Respiration and Swallowing

How do you assess respiration when completing a swallow evaluation?

Do you assess respiration during a swallow evaluation?

What methods can be utilized to assess respiration during swallowing?

There are several really good articles available.  Dr. Bonnie Martin-Harris has been a leader in researching respiration and swallowing.

Below are links to a few abstracts of articles available regarding respiration and swallowing:

Coordination between respiration and swallowing: respiratory phase relationships and temporal integration.

Passy-Muir has uploaded a video of normal respiration and swallowing on YouTube.

The Lungs

The lungs are the organs that transfer oxygen from the atmosphere to the bloodstream and carbon dioxide from the bloodstream to the atmosphere.  The lungs are spongy and moist, making them susceptible to bacteria.  The right lung contains 3 lobes while the left lung only has 2 lobes.  Aspiration can occur in either lung, depending on many factors including positioning of the patient.

For more information on the lung, follow this link.  Lung

       

Cervical Auscultation can actually be very useful in determining respiration in conjunction with the swallow.  You can hear that period of apnea when that patient ceases breathing to swallow.  You can also listen to the sounds of expiration and inspiration to determine the patient’s pattern of breathing in regards to swallowing.

Most people tend to use an exhale-inhale-exhale-swallow-exhale pattern of breathing.    The theory is that you exhale partially, swallow then complete the exhale as a defense mechanism to clear the airway of any residue that may remain.

You may want to look at Cervical Auscultation:  A Systematic Review.

It is also important to watch your patient.  If they inhale immediately following a swallow, that may be a large risk factor, particularly if that patient has laryngeal or pharyngeal residue following the swallow.  This may also be observed via MBSS.  There are times you can watch the patient actually INHALE the pharyngeal residue before they can attempt to clear.

What about some of the compensations or techniques that we ask our patients to use??

Think about those super supraglottic and supraglottic swallows that we ask our patients to use or the breath hold maneuvers.

We typically say to take a deep breath and hold it.  Try to do that.  Then swallow.  Seriously, try it.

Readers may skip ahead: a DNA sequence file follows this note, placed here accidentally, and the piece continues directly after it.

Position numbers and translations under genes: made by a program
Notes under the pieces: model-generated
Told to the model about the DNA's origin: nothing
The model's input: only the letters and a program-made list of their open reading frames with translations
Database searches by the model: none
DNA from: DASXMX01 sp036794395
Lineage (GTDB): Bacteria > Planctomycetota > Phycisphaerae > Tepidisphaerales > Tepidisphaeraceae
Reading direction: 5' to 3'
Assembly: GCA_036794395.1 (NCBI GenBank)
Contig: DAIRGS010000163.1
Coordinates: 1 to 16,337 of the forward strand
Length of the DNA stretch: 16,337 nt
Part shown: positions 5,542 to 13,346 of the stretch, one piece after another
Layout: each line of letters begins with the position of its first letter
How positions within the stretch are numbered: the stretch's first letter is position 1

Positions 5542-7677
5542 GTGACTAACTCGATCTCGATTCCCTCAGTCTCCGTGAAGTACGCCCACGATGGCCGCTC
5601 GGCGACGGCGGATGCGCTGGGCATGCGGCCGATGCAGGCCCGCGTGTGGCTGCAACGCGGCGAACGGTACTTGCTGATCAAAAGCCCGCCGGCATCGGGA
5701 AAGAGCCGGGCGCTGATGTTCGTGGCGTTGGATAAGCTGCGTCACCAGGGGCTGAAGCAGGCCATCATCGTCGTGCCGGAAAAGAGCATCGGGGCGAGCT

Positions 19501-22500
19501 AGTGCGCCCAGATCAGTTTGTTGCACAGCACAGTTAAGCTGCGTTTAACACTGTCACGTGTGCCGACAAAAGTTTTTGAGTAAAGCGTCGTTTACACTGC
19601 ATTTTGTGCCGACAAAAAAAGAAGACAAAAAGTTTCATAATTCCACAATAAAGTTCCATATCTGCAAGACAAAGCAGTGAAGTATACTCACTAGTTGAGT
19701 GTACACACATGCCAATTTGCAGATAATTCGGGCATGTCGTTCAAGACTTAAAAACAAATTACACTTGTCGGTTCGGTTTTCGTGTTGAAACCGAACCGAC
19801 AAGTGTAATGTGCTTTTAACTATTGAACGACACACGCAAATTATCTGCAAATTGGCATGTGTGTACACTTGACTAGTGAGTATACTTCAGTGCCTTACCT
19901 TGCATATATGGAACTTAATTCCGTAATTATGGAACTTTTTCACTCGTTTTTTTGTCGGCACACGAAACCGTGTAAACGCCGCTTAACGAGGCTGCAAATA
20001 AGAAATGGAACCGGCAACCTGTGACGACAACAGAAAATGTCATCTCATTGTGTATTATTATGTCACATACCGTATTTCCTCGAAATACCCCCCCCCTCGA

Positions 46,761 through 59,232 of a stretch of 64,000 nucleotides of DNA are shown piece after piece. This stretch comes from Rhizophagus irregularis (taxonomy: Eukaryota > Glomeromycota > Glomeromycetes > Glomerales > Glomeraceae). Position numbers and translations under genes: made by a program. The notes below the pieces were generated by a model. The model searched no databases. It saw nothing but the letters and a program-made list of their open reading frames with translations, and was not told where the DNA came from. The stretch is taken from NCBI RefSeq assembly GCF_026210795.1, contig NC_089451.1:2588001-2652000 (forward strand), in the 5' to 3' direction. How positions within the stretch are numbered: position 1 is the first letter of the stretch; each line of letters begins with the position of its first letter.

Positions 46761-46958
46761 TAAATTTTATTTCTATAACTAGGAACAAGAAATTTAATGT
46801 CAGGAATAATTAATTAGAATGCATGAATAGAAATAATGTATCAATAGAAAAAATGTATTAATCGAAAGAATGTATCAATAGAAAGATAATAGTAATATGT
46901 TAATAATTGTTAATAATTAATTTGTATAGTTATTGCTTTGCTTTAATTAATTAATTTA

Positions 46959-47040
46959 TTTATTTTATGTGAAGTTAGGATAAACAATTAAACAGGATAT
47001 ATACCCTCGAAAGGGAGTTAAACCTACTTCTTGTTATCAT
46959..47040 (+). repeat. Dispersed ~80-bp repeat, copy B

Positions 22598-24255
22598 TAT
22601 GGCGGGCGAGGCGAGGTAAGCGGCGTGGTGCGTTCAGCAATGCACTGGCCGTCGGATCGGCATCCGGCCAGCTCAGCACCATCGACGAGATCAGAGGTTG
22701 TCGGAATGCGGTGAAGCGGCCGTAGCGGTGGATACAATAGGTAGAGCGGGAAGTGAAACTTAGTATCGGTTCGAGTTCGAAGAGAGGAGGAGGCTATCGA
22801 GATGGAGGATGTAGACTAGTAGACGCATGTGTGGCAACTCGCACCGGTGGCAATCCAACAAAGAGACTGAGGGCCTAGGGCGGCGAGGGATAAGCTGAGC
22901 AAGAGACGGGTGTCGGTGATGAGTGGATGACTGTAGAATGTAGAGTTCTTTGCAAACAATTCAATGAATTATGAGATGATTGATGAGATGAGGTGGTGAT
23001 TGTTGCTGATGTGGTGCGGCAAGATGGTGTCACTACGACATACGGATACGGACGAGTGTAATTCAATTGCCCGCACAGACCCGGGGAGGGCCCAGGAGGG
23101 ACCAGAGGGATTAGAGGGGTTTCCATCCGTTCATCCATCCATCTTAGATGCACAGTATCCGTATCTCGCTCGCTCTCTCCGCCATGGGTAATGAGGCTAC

When you take a deep breath and hold it, 1.  we are offsetting that exhale-swallow-exhale routine and 2. it’s not easy to swallow when your lungs are full of air.

Another issue may be that the patient becomes confused with the numerous directions they must follow to complete this technique and inhale and/or exhale at the wrong time aspiration.

What can we do to alleviate these issues??

For one thing, we can add visual cues for the completion of the super and supraglottic swallows.  This alleviates the memory issue to some degree.

We can also have the patient inhale, exhale slightly and then hold their breath, swallow and exhale.  This alleviates some of the pressure within the lungs and resets that exhale-swallow-exhale pattern that is more normal.

Some key points from Dr. Martin Harris

  • Breathing and swallowing processes are closely interrelated in their central control and are highly coordinated.

  • Many muscles and structures have dual roles in respiration and swallowing.

  • Neural control centers responsible for coordination of breathing and swallowing are contained in the dorsomedial and ventrolateral medullary regions of the brainstem.

  • Cortical structures also play an important role in facilitating and modulating the coordination of breathing and swallowing.

  • Relationship of the phase of respiration (i.e., Inspiratory, Expiratory, Transition) and duration of the apneic phase associated with swallowing have been extensively investigated.

  • Studies of swallowing dynamics and pulmonary function are needed that will investigate the clinical relevance of integrated breathing and swallowing function on the health and nutritional outcomes of dysphagic patients and patients with pulmonary disorders.

Coordination of Mastication, Swallowing and Breathing

Given the close relationship of the structures, cortical structures and muscles, to not assess respiration should not happen.  It is vital to understand the respiration/swallowing relationship.  
Assessing respiration is another tool in your dysphagia evaluation toolbox.

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